Day 44 – A different perspective

It hadn’t been a quiet night. I’d woken up to the unfamiliar sensation of being cold and my question of whether to close the doors and windows in the room was quickly fast-forwarded by a crash as the door slammed shut into the hall. The number of storms were unpredictable and many at the moment and although it’s nice knowing we can regulate the temperature a little bit more, Aaliyah also almost lost half of her clothes she’d had drying as we’d expected a quiet night.

I was working on ward 3 again today and it has been very easy, very light and time went quickly this morning. At around 9:30 if I remember right, Hairdye – one of the boys from basketball, one of the four top leaders if you like – came into the rehab room and tried saying something to me. I assumed that he was playing a joke on me like they all did and was trying to get me to do his therapy and run me off my feet so I told him to go away, I was dealing with another patient (obviously all light-hearted and supposedly playing along). It wasn’t until later that I realised what he was really saying. For the first time that day, which was unusual, I caught Al and Abu with Abu’s new crutches heading down towards the Halfway Hostel; I stopped and asked where they’d been all day. That’s when they told me that Hairdye was going home. ‘Home!’ I’d said, ‘That’s great! Wow, good for him, I’ll come with you and say goodbye.’ And I started heading on down with them, but they stopped me and shook their heads, ‘No,’ They said, ‘He go.’ And it took me a moment to realise, he’d already gone. What he’d really been trying to say, was goodbye.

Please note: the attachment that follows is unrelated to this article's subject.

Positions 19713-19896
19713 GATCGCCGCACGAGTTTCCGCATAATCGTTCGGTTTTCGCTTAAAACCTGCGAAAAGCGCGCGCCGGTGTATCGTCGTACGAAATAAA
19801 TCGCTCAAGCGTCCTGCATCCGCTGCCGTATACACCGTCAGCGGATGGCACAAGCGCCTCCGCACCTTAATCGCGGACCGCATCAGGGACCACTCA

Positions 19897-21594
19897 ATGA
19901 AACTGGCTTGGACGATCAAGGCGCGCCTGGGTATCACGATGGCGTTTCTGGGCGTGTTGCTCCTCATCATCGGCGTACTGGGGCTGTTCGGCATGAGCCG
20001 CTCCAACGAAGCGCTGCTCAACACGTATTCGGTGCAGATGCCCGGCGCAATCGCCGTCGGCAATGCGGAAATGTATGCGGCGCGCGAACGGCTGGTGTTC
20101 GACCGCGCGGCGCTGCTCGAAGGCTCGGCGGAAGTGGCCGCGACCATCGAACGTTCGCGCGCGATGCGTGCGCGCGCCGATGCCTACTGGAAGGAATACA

Another shock came around lunchtime as I finished my therapy and was heading to say my mandatory hellos to the women’s ward when I passed the boys all washing their plates and hands ready for eating. That’s when they told me that Al and Son were moving to the Halfway Hostel. Again, I had the same – though not quite as enthusiastic – reaction: already I knew this was great news that they were close to going home, but Abu (who we regard as Al’s best friend) had only just moved onto the same ward as him and now they were being separated again. Then it hit me that if they were going to the hostel then… ‘When do you go home?’ I asked, though they didn’t understand at first. ‘Tumi jao… shomoi?’ You go, time? In 14 days, they replied. Two weeks. Only two weeks and two of the people who held this group together would also be going home and it was clear that after them, it was likely that Abu and Sol were probably going to go next.

All this news has really brought me down; it’s fantastic that they’re all finally being discharged after months of being here following their injuries, but they were the ones that had made our stay here so much fun! It was the idea that Aaliyah and I wouldn’t be playing basketball with them that had originally made us sad to leave and now the tables were turned and they were leaving most likely before we would be and what’s more, it’s one thing to miss a friend who you know you’ll see again, it’s another to miss a friend who you barely knew but will never meet again. Two weeks may seem like a long, or short time dependant on perspective and mine right now was focused on the fact that already 2 weeks ago we’d been trying to get on a non-existent plane. Reality really can hit hard.

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